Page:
The AABB points out that classical CJD has been the subject of intensive study and notes that current opinion is moving toward a position that transfusion does not transmit this disease. AABB recognizes that data from classical CJD cannot be extrapolated to new variant CJD.

Nevertheless, there are no scientific data to support deferral of donors for new variant CJD. AABB considers it very important to continue to gather and assess data about new variant CJD and was pleased to be able to participate in the survey you heard about earlier today to determine the magnitude of donor loss should donors be deferred based on travel to Great Britain.

In December, when you met last, this committee recognized that 11 percent of donors, as estimated by AABB and other presenters, would not be tolerable. And you asked for more data to evaluate the impact of imposing different deferral criteria on blood availability.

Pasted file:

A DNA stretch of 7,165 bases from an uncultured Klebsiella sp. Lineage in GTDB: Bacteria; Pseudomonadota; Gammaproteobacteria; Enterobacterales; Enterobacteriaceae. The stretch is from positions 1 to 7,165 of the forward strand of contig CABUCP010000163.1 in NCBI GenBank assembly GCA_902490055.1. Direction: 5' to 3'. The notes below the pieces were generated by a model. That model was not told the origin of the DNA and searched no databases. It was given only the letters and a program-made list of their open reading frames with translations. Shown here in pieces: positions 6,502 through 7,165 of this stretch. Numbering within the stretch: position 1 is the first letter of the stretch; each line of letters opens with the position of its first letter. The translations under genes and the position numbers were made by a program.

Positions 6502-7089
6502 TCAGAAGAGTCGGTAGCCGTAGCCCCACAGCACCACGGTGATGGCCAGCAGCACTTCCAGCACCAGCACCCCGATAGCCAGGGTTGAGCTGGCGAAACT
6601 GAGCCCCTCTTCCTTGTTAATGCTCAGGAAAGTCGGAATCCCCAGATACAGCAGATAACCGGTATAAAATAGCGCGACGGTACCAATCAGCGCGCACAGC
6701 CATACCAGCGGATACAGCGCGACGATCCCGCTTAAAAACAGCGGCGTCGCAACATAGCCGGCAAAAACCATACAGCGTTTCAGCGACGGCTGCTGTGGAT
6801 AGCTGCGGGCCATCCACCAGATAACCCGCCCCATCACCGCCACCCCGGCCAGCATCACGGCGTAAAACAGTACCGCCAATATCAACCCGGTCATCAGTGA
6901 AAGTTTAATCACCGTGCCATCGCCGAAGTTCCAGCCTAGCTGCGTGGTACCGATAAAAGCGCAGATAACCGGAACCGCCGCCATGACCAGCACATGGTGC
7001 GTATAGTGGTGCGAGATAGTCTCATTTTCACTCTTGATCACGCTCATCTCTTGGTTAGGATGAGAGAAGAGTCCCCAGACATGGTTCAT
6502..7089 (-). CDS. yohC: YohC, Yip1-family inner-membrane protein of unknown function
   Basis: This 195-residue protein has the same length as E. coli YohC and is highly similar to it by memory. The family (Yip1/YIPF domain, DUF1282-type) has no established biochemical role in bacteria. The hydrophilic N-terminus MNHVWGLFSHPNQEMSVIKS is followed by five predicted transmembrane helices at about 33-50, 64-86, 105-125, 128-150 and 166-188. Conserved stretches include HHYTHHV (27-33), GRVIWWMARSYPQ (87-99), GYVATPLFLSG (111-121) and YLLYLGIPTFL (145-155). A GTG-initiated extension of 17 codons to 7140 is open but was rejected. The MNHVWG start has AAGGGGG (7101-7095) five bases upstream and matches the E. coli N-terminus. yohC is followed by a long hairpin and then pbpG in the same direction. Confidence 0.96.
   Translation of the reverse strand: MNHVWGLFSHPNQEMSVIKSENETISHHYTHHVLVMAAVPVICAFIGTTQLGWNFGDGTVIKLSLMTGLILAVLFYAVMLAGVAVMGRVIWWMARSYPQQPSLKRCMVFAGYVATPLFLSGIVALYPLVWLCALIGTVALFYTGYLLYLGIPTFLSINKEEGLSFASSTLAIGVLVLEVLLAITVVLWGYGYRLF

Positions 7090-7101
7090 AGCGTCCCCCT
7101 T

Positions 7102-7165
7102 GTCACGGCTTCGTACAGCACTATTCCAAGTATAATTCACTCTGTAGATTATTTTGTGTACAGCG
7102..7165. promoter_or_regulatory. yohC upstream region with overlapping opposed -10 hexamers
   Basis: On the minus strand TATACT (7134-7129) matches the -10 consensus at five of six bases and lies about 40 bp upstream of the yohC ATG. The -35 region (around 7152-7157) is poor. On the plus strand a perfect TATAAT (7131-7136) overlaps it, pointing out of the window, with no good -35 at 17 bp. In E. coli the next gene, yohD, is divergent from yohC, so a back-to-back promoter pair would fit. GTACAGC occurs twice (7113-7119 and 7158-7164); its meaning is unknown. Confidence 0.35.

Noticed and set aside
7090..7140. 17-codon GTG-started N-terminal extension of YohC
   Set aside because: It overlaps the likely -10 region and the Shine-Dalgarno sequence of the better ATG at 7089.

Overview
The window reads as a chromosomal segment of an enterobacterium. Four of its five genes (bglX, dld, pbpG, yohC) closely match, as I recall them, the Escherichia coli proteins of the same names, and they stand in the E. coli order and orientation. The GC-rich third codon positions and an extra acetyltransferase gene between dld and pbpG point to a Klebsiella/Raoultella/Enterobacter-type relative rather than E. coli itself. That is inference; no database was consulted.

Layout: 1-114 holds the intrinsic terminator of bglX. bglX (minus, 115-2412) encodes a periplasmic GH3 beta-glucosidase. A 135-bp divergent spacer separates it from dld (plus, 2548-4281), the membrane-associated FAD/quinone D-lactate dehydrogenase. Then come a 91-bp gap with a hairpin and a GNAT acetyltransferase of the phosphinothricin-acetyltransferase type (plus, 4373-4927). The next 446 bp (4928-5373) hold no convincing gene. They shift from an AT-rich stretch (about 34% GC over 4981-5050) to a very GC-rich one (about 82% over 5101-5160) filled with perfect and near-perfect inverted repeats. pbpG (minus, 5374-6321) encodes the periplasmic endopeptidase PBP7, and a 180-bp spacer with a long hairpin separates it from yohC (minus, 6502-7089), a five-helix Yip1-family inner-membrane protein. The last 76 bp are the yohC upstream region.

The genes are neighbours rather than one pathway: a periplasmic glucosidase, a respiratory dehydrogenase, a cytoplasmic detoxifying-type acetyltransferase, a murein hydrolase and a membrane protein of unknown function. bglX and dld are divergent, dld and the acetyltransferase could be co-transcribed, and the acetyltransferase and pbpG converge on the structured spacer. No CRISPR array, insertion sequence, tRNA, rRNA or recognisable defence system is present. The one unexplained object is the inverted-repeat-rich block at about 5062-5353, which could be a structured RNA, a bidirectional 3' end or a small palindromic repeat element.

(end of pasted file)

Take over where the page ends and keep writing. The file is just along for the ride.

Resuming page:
The AABB would like to call your attention to recent data obtained from the National Blood Data Resource Center on current trends in blood donation and utilization, and you've heard this already this morning. Data obtained from the 1998 blood collection and utilization survey indicate that in 1997 12.6 million units were collected and 11.5 million units were transfused.

For allogeneic units, 93 percent were transfused. Between 1994 and 1997, total blood collections decreased by 5.5 percent, while the total number of whole blood and red cell transfusions increased by 3.7 percent during the same period.